Lahore, May 17: The interim government in Pakistan's Punjab province has given a 24-hour deadline to the Pakistan Tehreek-e-Insaf (PTI) party chief Imran Khan to handover all "30-40 terrorists that have taken refuge" at his residence here, according to a media report on Wednesday.

The Caretaker Information Minister Aamir Mir while addressing a press conference in Lahore said, "PTI should hand over these terrorists or the law will take its course," Geo News reported.

Referring to the May 9 protesters as 'terrorists', Mir said that the government was aware of their presence at Khan's Zaman Park residence as it had credible intelligence reports.

"The intelligence report that has come is very alarming," Mir was quoted as saying, adding that the agencies were able to confirm the presence of the "terrorists" in Zaman Park through geo-fencing. Relief to Imran Khan: Islamabad High Court Extends Former Pakistan PM's Bail in Two Cases Until June 8.

Geo-fencing is a technology that allows the movements of a person, vehicle, etc. to be recorded or limited using satellite signals. Recalling the recent violent protests in the country following the arrest of ousted prime minister Khan, Mir alleged that "The PTI leadership had planned the attack before the arrest [of Imran Khan]."

The arrest of Khan, 70, on May 9 by the paramilitary Pakistan Rangers at the Islamabad High Court premises triggered unrest in Pakistan. For the first time in Pakistan's history, the protesters stormed the army headquarters (GHQ) in Rawalpindi and also torched the Corps Commander's house in Lahore. Police put the death toll in violent clashes to 10 while Khan's party claims 40 of its workers lost their lives in the firing by security personnel.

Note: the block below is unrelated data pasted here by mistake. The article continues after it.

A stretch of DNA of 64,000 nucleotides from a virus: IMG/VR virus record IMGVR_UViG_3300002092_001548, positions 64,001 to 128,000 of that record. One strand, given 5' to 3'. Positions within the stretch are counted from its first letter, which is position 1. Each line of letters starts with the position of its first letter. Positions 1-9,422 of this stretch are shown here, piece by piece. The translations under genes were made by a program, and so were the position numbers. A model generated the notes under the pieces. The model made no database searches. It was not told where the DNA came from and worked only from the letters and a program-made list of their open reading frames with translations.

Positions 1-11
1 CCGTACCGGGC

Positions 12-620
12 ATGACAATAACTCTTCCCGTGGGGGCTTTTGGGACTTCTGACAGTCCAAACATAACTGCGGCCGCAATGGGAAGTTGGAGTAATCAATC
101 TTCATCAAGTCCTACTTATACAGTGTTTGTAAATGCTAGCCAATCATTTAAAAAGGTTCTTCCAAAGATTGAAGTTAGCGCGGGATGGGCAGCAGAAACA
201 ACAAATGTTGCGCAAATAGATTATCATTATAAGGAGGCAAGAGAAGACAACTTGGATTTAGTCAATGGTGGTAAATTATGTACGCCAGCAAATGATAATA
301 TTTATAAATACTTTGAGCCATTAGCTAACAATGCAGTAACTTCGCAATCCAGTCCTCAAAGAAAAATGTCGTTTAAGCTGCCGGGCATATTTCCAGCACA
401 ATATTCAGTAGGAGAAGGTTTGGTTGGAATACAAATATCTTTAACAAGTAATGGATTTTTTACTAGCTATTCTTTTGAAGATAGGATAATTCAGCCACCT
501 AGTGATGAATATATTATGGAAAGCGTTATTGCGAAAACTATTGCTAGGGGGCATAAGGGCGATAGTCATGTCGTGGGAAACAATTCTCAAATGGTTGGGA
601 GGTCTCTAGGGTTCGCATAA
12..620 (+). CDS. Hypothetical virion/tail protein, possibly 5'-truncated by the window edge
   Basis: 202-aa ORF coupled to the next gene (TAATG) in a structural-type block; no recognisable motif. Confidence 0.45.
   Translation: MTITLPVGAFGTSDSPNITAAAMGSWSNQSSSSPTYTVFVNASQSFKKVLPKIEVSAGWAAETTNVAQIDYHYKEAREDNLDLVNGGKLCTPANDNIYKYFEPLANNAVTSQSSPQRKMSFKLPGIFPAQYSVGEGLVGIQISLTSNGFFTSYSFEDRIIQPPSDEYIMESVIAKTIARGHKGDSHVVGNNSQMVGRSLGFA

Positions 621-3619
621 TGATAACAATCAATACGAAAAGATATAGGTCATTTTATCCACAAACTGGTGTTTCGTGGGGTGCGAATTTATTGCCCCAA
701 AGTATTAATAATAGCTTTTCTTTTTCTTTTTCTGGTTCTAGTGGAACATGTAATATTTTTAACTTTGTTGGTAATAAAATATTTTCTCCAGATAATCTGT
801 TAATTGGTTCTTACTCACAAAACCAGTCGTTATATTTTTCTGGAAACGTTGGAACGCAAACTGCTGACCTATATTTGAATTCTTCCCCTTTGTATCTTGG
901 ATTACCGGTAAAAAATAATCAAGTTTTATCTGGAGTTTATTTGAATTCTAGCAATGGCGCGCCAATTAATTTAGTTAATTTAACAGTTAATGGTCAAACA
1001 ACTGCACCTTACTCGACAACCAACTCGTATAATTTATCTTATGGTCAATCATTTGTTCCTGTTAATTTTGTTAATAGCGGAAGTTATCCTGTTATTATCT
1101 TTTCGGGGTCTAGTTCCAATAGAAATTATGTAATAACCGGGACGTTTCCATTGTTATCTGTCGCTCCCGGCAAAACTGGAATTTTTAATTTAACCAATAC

Mir also alleged that the PTI chief has been targeting the military for over a year under a set plan. The interim information minister said that the government has adopted a “zero tolerance policy" towards violence and interim Chief Minister Mohsin Naqvi has given a “free hand” to the Punjab Police to deal with “arsonists”, the report said.

“Several arsonists were in touch with people inside Zaman Park during the attack on the Corps Commander House. They will be made an example so that no one will carry out such an act in the future,” Mir said. "Those who have been arrested so far are being fully scrutinised. Cases are being forwarded after 100 per cent confirmation [of their involvement]," he said.

He said the government has decided that the attackers of military installations will be tried in military courts as an official announcement issued by the Prime Minister's Office confirmed that Pakistan's National Security Committee endorsed the decision reached at the corps commanders' meeting to try the "attackers" under the Army Act and Official Secrets Act. Al-Qadir Trust Case: National Accountability Bureau Summons Imran Khan on May 18.

However, the proposed move to try arsonists under the tough Army Act has come under severe criticism, with the rig­hts groups such as Amnesty International and the National Human Rights Commission of Pakistan expressing concerns. The army had earlier issued a statement saying it would no longer show “restraint” against those who attacked its buildings, the report added.

(This is an unedited and auto-generated story from Syndicated News feed, LatestLY Staff may not have modified or edited the content body)